Was it the Kurds who brought foreigners to Iraq?

Mashari Althaydi
Mashari Althaydi
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We are on the verge of a new civil war in Iraq between the Kurds and Baghdad’s authority, which is dominated by Shiite parties. The sectarian part of the war will be between the Kurdish Peshmerga and the Popular Mobilization while on another hand it will be between the Iraqi army forces and Kurdistan’s army.

The line of fire, which may spark clashes, is the Kirkuk front, the Iraqi city known for its petroleum and mixed identity as the Kurds insist that it is Kurdish and belongs to the Kurdistan region.

Baghdad is using the constitution as a pretext to confirm that the Kurds, led by Masoud Barzani, violated the constitution and created a de facto power base. Baghdad concluded that the independence referendum is worthless and unconstitutional.

Also read: Corruption nears religious symbols in Iraq

Baghdad has Arab and Islamic regional and international support while Erbil stands alone due to Barzani’s stubborn decision to hold the referendum. What’s interesting though is the argument brought up by the Iraqi authority regarding the Kirkuk battle.

The Iraqi authority reproached the Kurds, and we wish it reproached them for something shameful! They said Erbil resorted to foreign fighters from the Kurdistan’s Workers Party and this, according to the Ministerial Council for National Security’s statement, amounts to “dragging the country to domestic fighting to achieve the aim of fragmenting Iraq and the region to establish a state on ethnic basis.” Baghdad’s statement also accused Iraq’s Kurds of “seeking to make demographic changes.”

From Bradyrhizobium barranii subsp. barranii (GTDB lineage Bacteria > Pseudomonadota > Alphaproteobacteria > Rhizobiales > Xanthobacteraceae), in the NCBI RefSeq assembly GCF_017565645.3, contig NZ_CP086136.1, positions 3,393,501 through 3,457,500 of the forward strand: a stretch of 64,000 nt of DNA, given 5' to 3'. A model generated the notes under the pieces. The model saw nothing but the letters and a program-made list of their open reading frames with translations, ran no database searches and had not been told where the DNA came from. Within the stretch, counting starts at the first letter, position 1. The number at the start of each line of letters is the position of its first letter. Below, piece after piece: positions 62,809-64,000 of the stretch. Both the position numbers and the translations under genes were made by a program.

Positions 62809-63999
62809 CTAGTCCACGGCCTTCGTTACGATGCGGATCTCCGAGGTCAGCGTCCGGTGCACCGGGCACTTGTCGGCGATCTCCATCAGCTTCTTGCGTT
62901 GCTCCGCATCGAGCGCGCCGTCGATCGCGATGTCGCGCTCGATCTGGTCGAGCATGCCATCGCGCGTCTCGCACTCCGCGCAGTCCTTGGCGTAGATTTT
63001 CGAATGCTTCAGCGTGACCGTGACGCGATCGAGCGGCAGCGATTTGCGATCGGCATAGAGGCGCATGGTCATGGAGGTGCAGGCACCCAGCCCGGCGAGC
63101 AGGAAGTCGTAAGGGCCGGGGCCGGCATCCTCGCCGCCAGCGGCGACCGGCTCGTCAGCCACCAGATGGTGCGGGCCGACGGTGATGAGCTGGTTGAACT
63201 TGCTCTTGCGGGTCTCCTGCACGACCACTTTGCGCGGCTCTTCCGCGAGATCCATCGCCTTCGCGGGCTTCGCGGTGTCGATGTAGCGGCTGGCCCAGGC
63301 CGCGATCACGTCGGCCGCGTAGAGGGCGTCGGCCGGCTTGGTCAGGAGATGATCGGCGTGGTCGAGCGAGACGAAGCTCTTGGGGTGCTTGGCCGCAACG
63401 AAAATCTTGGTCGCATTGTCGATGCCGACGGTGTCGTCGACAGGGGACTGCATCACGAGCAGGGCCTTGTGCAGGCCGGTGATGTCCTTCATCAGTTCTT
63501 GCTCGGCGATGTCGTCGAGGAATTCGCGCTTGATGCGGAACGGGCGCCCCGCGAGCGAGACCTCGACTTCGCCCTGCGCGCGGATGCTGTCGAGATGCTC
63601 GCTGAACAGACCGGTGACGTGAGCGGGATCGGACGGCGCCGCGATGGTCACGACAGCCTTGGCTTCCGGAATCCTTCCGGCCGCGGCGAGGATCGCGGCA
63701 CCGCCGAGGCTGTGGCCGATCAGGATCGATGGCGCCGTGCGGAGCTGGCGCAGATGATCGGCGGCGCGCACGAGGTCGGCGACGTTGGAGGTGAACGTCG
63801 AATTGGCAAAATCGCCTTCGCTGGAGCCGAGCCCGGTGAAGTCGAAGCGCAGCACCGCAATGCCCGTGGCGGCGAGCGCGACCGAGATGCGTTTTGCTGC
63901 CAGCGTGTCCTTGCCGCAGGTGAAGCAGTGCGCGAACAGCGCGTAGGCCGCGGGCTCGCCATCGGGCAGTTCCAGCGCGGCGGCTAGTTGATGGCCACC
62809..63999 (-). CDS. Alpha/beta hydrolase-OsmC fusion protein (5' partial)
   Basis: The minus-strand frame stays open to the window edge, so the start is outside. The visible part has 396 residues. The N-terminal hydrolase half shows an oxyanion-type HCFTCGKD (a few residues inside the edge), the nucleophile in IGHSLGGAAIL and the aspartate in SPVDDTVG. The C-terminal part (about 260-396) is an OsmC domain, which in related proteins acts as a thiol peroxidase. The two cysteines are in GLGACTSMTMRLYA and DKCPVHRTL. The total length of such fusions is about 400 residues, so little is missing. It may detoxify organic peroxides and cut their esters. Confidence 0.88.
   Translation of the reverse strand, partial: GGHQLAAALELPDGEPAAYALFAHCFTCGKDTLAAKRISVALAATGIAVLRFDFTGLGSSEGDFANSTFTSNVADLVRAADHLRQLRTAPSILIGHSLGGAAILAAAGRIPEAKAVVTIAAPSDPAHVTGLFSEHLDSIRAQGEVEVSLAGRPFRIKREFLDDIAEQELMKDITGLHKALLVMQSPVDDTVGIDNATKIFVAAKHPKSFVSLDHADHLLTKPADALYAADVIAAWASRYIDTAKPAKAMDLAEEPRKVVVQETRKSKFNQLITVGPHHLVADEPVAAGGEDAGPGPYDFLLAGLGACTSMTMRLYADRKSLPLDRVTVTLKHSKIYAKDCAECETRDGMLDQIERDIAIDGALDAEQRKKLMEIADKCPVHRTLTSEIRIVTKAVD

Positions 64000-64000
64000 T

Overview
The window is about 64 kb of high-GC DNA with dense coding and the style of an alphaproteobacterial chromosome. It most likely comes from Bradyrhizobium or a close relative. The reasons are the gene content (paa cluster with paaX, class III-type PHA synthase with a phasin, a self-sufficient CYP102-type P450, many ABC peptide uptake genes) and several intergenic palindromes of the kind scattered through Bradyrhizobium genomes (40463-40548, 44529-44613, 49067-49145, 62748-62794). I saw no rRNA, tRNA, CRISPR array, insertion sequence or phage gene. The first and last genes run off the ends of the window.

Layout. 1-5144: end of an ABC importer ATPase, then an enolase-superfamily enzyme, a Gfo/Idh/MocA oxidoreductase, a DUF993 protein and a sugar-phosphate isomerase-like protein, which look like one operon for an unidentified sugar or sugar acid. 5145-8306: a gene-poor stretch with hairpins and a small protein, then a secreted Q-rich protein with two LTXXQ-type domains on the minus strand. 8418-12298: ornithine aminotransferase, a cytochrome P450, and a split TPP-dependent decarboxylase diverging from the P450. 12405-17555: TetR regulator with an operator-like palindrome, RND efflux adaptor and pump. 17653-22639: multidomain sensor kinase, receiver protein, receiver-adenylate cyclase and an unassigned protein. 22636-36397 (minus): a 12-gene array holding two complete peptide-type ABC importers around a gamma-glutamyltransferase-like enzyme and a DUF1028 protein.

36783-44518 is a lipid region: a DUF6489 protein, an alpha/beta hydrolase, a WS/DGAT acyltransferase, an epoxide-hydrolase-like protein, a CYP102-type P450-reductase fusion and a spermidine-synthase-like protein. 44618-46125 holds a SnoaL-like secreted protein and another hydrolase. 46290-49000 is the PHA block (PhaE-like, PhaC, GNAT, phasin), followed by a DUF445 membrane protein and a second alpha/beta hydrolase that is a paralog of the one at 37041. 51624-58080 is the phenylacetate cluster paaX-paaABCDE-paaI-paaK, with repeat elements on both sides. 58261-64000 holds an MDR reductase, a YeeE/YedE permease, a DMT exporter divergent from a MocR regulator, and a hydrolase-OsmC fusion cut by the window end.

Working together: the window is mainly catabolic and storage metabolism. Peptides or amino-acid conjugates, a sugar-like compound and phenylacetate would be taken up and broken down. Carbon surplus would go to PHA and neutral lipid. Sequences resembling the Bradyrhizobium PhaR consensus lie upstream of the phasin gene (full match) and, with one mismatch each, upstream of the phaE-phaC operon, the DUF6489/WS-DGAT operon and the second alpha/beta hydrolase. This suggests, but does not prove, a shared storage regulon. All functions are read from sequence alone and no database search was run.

Baghdad has Arab and Islamic regional and international support while Erbil stands alone due to Barzani’s firm decision to hold the referendum

Mashari Althaydi

The Iraqi Kurds

How are the Iraqi Kurds supposed to respond to these accusations? An official of the Kurdistan Region Security Council said the Popular Mobilization forces who stand at the gates of Kirkuk and threaten the Peshmerga consist of Shiite factions supported by Iran.

The right thing to do here is to look into what led to the current disastrous situation instead of standing still at the present moment! Yes, Baghdad’s government is right about wanting to maintain the constitution and protect Iraq’s unity and it is right about rejecting the Iraqi Kurds’ move of seeking the help of an armed Kurdish-Turkish group –Erbil of course denies this accusation.

Also read: Iraqi political crisis continues as speaker cancels parliament session

However what about the philosophy and doctrine of the so-called Popular Mobilization in Iraq? Who are they? Where do they derive their ideology from and who trains them? What about Qais Khazali, Aws al-Khafaji, Hadi Al-Amiri and Abu Mahdi al-Muhandis?

What is the nature of the link between the Iranian Revolutionary Guards and the Quds Brigade, under Qassem Soleimani’s command, to these militant formations? What about protecting the sense of Iraqi patriotism that is not flavored with sectarian chants? This is the point and this is what led the Kurds to say what they said and do what they did.

IRIB reported that Revolutionary Guard Major General Abdullah Khosrawi died in Syria on Saturday after going there “to defend the shrines of Ahl al-Bayt.”

This article is also available in Arabic.
Saudi journalist Mashari Althaydi presents Al Arabiya News Channel’s “views on the news” daily show “Maraya.” He has previously held the position of a managing senior editor for Saudi Arabia & Gulf region at pan-Arab newspaper Asharq al-Awsat. Althaydi has published several papers on political Islam and social history of Saudi Arabia. He appears as a guest on several radio and television programs to discuss the ideologies of extremist groups and terrorists. He tweets under @MAlthaydy.

Disclaimer: Views expressed by writers in this section are their own and do not reflect Al Arabiya English's point-of-view.
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